…Like more and more Virginians, Youlen gained his police powers using a little-known provision of state law that allows private citizens to petition the courts for the authority to carry a gun, display a badge and make arrests. ….. The growth is mirrored nationally in the ranks of private police, who increasingly patrol corporate campuses, neighborhoods and museums as the demand for private security has increased and police services have been cut in some places. The trend has raised concerns in Virginia and elsewhere, because these armed officers often receive a small fraction of the training and oversight of their municipal counterparts.

Charles City, Waste Management agree to $1.5 million settlement

Source: Andre Jones, New Kent – Charles City Chronicle, January 28, 2015

After 15 months of legalities, motions, and mediation as part of a civil lawsuit between Charles City County and Waste Management, both parties have agreed to a $1.5 million settlement. Charles City Board of Supervisors chairman Gilbert Smith announced the settlement during the board’s Jan. 27 regular monthly meeting. … The path to a mutual agreement, however, didn’t come without bumps along the way. In October 2013, Boyd filed a civil suit on behalf of the county, listing claims that indicated Waste Management was avoiding to pay a host fee to dispose of trash at the Roxbury landfill. Accusations arose, claiming that waste was being redirected to Amelia County because of a lower host fee. Waste Management denied the claims, opting to fight the suit and move forward to a jury trial. A motion was granted last June to transfer the case to New Kent, a request made by Waste Management claiming a jury from Charles City would be biased based on prejudicial pretrial publicity. In the meantime, revenue funds dwindled for the county, resulting in $900,000 in cuts. Of that amount, $436,000 was designated to be removed from local funding for the county’s school system…..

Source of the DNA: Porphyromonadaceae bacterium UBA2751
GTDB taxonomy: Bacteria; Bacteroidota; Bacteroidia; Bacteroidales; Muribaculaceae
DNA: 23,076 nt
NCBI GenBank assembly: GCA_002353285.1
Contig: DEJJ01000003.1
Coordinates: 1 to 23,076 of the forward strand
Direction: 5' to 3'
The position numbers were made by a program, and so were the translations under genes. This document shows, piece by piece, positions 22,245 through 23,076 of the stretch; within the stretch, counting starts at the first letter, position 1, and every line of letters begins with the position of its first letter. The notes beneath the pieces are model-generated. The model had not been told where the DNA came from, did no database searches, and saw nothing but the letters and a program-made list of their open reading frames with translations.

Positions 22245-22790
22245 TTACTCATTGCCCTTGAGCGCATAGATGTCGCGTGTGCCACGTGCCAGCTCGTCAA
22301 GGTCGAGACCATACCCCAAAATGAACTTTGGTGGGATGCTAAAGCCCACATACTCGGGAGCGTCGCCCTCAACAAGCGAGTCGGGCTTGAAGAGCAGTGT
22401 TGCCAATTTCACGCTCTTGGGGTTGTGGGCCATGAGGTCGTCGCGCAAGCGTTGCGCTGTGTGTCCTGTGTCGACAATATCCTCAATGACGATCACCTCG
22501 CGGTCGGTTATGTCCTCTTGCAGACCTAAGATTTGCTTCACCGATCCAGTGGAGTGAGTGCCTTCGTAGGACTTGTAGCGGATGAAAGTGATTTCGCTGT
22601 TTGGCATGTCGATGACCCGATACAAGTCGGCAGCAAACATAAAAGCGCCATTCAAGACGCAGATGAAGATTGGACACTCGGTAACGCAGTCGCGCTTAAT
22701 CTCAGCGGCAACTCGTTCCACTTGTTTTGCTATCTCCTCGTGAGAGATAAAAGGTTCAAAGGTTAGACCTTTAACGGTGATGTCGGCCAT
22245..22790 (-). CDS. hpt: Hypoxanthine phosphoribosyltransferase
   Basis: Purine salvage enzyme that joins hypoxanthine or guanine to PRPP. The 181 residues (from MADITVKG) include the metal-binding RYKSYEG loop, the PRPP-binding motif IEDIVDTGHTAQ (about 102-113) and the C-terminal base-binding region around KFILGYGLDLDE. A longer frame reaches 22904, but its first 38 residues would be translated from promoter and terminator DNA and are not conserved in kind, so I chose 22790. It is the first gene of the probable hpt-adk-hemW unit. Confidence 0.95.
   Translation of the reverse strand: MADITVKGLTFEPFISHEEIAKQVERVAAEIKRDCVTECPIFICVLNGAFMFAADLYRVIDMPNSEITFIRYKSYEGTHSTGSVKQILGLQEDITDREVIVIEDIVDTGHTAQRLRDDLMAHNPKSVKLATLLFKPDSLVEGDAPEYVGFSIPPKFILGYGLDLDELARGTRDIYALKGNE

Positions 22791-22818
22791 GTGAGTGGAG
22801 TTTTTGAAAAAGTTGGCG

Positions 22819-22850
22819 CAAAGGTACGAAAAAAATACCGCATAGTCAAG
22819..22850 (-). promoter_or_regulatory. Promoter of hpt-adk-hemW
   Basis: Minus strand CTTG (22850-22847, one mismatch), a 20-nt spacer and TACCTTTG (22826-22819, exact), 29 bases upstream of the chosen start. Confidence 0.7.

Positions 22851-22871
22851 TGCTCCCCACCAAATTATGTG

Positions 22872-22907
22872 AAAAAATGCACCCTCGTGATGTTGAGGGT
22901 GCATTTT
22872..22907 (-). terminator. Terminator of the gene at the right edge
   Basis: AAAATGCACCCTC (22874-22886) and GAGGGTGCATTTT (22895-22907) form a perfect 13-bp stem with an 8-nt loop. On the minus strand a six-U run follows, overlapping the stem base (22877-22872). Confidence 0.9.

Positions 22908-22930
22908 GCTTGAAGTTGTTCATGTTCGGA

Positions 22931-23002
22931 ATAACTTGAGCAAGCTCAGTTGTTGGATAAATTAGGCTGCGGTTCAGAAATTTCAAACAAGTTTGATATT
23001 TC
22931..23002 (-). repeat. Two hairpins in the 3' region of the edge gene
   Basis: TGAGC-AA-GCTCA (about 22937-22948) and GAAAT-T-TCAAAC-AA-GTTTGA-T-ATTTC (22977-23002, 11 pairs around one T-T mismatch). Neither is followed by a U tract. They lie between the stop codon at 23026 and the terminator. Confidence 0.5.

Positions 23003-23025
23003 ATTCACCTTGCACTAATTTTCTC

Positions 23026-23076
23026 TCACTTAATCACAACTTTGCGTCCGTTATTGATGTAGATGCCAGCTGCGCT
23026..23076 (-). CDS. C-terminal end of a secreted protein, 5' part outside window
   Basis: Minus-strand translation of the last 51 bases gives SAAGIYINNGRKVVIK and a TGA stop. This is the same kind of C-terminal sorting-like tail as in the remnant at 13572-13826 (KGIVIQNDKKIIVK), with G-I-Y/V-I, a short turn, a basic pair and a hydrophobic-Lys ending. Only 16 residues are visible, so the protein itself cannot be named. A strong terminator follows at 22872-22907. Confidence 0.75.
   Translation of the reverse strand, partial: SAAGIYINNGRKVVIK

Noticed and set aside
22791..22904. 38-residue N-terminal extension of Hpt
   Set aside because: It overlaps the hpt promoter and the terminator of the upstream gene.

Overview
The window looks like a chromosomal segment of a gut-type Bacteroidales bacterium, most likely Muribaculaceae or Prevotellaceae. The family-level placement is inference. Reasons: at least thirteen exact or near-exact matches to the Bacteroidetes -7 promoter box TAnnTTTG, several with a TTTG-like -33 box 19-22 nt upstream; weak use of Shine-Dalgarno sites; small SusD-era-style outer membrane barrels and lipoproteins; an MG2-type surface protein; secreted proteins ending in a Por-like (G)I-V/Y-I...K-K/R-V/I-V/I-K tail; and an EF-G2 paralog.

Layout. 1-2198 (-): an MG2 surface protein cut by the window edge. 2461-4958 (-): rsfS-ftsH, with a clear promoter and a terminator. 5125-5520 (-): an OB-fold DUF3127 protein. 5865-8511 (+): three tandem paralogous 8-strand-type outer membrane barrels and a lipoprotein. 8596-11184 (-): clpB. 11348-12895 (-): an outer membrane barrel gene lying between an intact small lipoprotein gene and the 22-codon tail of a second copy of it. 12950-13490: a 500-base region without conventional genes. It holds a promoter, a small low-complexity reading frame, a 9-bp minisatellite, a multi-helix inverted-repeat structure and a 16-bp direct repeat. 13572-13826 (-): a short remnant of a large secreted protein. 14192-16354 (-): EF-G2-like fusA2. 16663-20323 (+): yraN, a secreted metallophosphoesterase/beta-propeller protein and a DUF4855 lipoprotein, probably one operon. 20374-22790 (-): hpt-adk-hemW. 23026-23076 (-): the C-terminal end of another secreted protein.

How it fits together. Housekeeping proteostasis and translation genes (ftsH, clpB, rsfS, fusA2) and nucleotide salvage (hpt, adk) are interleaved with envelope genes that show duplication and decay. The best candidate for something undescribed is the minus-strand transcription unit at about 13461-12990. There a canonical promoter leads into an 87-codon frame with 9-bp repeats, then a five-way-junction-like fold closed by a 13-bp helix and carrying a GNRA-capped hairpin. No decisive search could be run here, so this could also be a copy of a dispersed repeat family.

It’s Time To Respond to Populist Opposition

Source: Robert W. Poole, Jr., Public Works Financing, Vol. 295, July/August 2014
(subscription required)

In April the conservative magazine The Weekly Standard published a five-page cover story called “HOT and Bothered,” which characterized the express toll lanes project on the Capital Beltway (I-495) as “another nightmare from the suburbs-hating traffic planners.” The article grossly misrepresented how this Fluor/Transurban toll concession project came about, and also attacked the principle of express toll lanes as horribly elitist: the cover illustration showed an overhead sign separating traffic into “Express Lanes” and “Riff-Raff.”…

VCU contracts out security service /Annual savings from new model projected to be about $30,000

Source: Karin Kapsidelis, Richmond Times-Dispatch, August 20, 2014

Virginia Commonwealth University is outsourcing more security work to the private company already providing mobile patrols on campus. The university contracted with G4S Secure Solutions in June to provide security in academic buildings, which previously was handled by 40 staff members working for the VCU Police Department. The VCU Police employees were given the opportunity to apply for the G4S positions, and 21 have been hired, said Corey Byers, public information officer for the campus police.

Russian menus, grapeless Jazz Salad and other top-secret cafeteria complaints from inside the CIA

Source: Abby Phillip, Washington Post, in the Loop blog, July 14, 2014

..It turns out that some of the nation’s top intelligence officers are aggressively insisting on quality control in their office cafeteria. Thanks to a 2010 Freedom of Information Act request recently surfaced by the open-source FOIA experts at MuckRock, we now have a rare glimpse into what exactly life is like in Langley. The FOIA request was for the “feedback” messages sent by CIA’s employees to cafeteria managers; the messages received in the government’s 2011 response were as good as you would expect. Names are, of course, redacted….
Wanted: Top (secret) chef
Source: Julian Hattem, The Hill, July 16, 2014

One spy agency is looking for a new chef who can fry, bake and keep a secret. Food contractor Sodexo recently posted a job advertisement seeking an executive chef for a top government agency, but specified that applicants must be able to obtain a top-secret government clearance. “Sodexo’s Government Services Division is seeking a strong Executive Chef to manage all the culinary operations at a high profile government dining account in Northern Virginia,” the company said. “The successful candidate must be able to obtain a TS [top secret]/SCI [sensitive compartmented information] clearance.” The ad did not specify which agency is looking for the chef but noted that the job is in Herndon, Va. SCI access is used for officials dealing with intelligence information, such as staffers at the Central Intelligence Agency, National Security Agency and Defense Intelligence Agency. …